United States District Court, W.D. Kentucky, Paducah Division
MEMORANDUM OPINION AND ORDER
B. RUSSELL, SENIOR JUDGE UNITED STATES DISTRICT COURT.
1984, a federal grand jury charged William Dale Woolum with
two counts of transmitting altered postal money orders. [R. 1
(Indictment).] A jury convicted Woolum on both counts. [R. 13
(Verdict).] The Court sentenced Woolum to a ten-year term of
imprisonment to run consecutively with his then-outstanding
state-court-imposed sentence. [R. 15 (Judgment).] Woolum
timely appealed, and the Sixth Circuit Court of Appeals
affirmed. See United States v. Woolum, 782 F.2d
1044, 1985 WL 14105, at *1- 2 (6th Cir. 1985) (unpublished
Woolum seeks to amend nunc pro tunc that some
two-decade old judgment in order for his federal sentence to
run concurrent with, as opposed to consecutive to, the
state-court sentence. [R. 30 at 1 (Motion to Amend).] He does
not challenge “the length of the federal sentence
imposed, ” only the designation that be served
concurrently. [R. 40 at 2 (Reply).] The Government opposes
Woolum's motion, arguing that the Court has no
jurisdiction to revisit that sentence. [R. 37 at 1-4
(Response).] On that point, the Government is right.
district court “does not have inherent power to
resentence defendants at any time.” United States
v. Martin, 913 F.2d 1172, 1174 (6th Cir. 1990) (quoting
United States v. Minor, 846 F.2d 1184, 1187 (9th
Cir. 1988)). “As ‘courts of limited jurisdiction,
' federal courts ‘possess only that power
authorized by Constitution and statute' and may not
expand that power ‘by judicial decree.'”
United States v. Lucido, 612 F.3d 871, 873 (6th Cir.
2010) (quoting Kokkonen v. Guardian Life Ins. Co. of
Am., 511 U.S. 375, 377 (1994)). Woolum, as the party
claiming that this Court does possess jurisdiction,
“bears the burden of demonstrating that jurisdictional
prerequisites have been met.” United States v.
Streck, 62 F. App'x 575, 577 (6th Cir. 2003) (citing
Ohio Nat'l Life Ins. Co. v. United States, 922
F.2d 320, 324 (6th Cir. 1990)).
motion, however, Woolum has not identified any basis for the
Court to exercise jurisdiction, and the Court is aware of
none. Although the Court had authority over Woolum's
criminal case some twenty years ago, see 18 U.S.C.
§ 3231, that case ended when the judgment became final,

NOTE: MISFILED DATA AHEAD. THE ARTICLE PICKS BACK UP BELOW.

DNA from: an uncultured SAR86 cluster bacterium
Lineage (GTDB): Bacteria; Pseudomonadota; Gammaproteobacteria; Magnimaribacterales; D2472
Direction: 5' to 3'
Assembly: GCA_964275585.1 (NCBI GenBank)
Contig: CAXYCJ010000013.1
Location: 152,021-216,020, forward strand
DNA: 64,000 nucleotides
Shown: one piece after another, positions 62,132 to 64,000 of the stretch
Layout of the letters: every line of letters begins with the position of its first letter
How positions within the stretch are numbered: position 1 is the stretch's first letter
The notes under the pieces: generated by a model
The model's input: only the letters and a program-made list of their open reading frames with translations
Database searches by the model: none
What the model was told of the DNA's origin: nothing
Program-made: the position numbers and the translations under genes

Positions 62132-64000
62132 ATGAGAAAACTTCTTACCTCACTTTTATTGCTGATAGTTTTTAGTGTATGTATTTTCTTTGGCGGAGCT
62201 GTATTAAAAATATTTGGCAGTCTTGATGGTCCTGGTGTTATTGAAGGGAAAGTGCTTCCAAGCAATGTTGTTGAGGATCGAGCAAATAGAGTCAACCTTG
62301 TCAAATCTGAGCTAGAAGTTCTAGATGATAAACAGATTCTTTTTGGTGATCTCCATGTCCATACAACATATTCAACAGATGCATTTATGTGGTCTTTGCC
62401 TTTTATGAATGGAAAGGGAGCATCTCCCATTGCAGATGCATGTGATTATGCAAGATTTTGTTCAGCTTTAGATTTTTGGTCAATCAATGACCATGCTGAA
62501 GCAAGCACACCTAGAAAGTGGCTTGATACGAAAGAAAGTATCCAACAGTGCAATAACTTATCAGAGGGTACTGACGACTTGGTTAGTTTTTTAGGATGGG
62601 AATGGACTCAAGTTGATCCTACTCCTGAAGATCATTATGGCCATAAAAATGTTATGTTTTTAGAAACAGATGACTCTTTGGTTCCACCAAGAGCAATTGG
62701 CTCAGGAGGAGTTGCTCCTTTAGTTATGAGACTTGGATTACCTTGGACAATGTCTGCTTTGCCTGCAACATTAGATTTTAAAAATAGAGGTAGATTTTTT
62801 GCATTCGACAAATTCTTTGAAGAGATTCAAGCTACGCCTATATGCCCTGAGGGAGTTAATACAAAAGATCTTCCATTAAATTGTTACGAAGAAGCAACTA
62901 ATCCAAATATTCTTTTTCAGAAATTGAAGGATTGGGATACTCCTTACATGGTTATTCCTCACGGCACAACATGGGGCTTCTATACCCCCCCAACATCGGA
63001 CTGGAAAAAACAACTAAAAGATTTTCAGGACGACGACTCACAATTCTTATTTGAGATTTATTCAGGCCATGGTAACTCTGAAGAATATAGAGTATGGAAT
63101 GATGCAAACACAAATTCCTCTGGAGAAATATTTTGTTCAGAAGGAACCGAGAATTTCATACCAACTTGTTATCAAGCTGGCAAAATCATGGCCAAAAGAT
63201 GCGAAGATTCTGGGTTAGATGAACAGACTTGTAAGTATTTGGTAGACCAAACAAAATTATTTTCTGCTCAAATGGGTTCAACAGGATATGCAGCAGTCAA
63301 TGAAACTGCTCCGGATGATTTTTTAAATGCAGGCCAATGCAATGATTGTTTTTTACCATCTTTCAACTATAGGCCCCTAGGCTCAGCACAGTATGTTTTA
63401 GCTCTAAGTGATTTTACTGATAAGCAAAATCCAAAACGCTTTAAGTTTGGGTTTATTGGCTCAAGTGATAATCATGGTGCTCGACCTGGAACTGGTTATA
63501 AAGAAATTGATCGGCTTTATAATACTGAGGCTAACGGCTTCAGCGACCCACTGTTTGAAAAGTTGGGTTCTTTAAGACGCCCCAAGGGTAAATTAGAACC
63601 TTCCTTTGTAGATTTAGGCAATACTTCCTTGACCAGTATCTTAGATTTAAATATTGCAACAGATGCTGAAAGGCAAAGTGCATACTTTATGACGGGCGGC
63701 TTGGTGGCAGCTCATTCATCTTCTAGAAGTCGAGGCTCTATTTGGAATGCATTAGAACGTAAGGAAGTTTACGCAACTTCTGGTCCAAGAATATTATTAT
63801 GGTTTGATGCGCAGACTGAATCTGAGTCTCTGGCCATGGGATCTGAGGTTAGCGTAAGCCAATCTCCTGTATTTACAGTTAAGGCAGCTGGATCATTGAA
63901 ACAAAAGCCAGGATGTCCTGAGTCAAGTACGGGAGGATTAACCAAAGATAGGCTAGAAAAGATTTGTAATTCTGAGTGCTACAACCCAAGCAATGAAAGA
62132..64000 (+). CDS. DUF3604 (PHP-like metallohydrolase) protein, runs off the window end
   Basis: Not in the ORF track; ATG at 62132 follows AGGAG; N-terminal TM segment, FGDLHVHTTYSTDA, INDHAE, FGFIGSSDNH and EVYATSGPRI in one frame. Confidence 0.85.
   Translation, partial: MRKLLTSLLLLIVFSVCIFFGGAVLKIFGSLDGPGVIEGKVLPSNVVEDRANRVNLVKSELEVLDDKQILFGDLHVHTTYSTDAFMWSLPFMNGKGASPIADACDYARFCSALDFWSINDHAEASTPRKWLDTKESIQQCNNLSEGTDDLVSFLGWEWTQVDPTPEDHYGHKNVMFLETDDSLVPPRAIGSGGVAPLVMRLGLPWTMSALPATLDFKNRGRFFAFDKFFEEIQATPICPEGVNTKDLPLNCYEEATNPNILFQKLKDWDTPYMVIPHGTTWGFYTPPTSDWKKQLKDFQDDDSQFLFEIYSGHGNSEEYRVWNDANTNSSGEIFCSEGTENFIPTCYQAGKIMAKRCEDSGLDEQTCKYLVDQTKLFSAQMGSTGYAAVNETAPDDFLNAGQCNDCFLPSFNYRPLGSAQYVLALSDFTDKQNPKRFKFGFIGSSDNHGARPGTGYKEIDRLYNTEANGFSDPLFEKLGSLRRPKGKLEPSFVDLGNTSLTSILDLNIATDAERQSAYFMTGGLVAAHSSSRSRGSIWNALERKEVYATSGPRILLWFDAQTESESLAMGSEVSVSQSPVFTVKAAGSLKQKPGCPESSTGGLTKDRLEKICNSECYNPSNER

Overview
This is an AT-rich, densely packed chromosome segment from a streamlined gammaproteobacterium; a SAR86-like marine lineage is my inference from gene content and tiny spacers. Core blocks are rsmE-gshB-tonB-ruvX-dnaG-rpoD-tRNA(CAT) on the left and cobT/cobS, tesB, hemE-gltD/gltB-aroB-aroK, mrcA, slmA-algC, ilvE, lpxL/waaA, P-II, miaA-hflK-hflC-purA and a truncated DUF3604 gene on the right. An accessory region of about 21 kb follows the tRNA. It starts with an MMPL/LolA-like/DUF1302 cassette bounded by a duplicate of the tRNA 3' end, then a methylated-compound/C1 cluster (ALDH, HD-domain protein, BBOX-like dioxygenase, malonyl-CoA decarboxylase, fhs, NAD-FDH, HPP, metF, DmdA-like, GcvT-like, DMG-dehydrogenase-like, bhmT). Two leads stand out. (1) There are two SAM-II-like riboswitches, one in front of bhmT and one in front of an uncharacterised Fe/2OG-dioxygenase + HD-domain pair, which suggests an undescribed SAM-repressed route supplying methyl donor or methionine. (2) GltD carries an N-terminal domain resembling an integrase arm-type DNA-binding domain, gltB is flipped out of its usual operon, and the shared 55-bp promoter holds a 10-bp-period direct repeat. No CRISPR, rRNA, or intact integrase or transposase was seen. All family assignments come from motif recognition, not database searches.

see Humphress v. United States, 398 F.3d 855, 860
(6th Cir. 2005), thereby divesting this Court “of all
jurisdiction” over it, Martin, 913 F.2d at
1174. Since Woolum's sentence has been final for decades,
the Court may not modify it unless “expressly permitted
by statute or by Rule 35 of the Federal Rules of Criminal
Procedure.” 18 U.S.C. § 3582(c)(1)(B).
two statutory avenues for relief, see United States v.
Zabawa, 134 F. App'x 60, 67-68 (6th Cir. 2005),
neither appears to be available. The first, pertaining to
intervening reversals on appeal, is of no significance here.
See 28 U.S.C. § 2106. With respect to the
second, the Court will not construe Woolum's motion,
having been filed by able counsel, as a 28 U.S.C. § 2255
petition. See United States v. Esters, 7 F.3d 235,
1993 WL 384936, at *2 (6th Cir. 1993) (unpublished table
decision) (affirming district court's decision to refuse
to construe motion for modification of sentence as §
2255 motion); United States v. Tolbert, No.
3:09-CR-56, 2015 WL 3633549, at *1-2 (E.D. Tenn. June 10,
Rule of Criminal Procedure 35 is inapplicable as well, as it
only permits correction for “arithmetical, technical,
or other clear error, ” Fed. R. Crim. P. 35(a), or
reduction upon a substantial assistance motion, Fed. R. Crim.
P. 35(b)(1)-(2). The same holds true for Federal Rule of
Criminal Procedure 36 too. Rule 36 is available to correct
clerical errors-not to cure “unexpressed sentencing
expectations.” United States v. Robinson, 368
F.3d 653, 656-57 (6th Cir. 2004) (quoting United States
v. Coleman, 229 F.3d 1154, 2000 WL 1182460, at *2 (6th
Cir. 2000) (unpublished table decision)).
short, the Court sees no path to find jurisdiction over
Woolum's motion. The Court applauds the strides Woolum
has made toward rehabilitation, as outlined in his papers.
[See R. 30-6 at 1 (Letter from Warden Parker); R.
33-1 at 1 (Letter from Warden Seabold).] Be that as it may,
the Court has no authority to grant Woolum the relief he
IS HEREBY ORDERED that William Dale Woolum's
Motion to Amend, [R 30], is DENIED.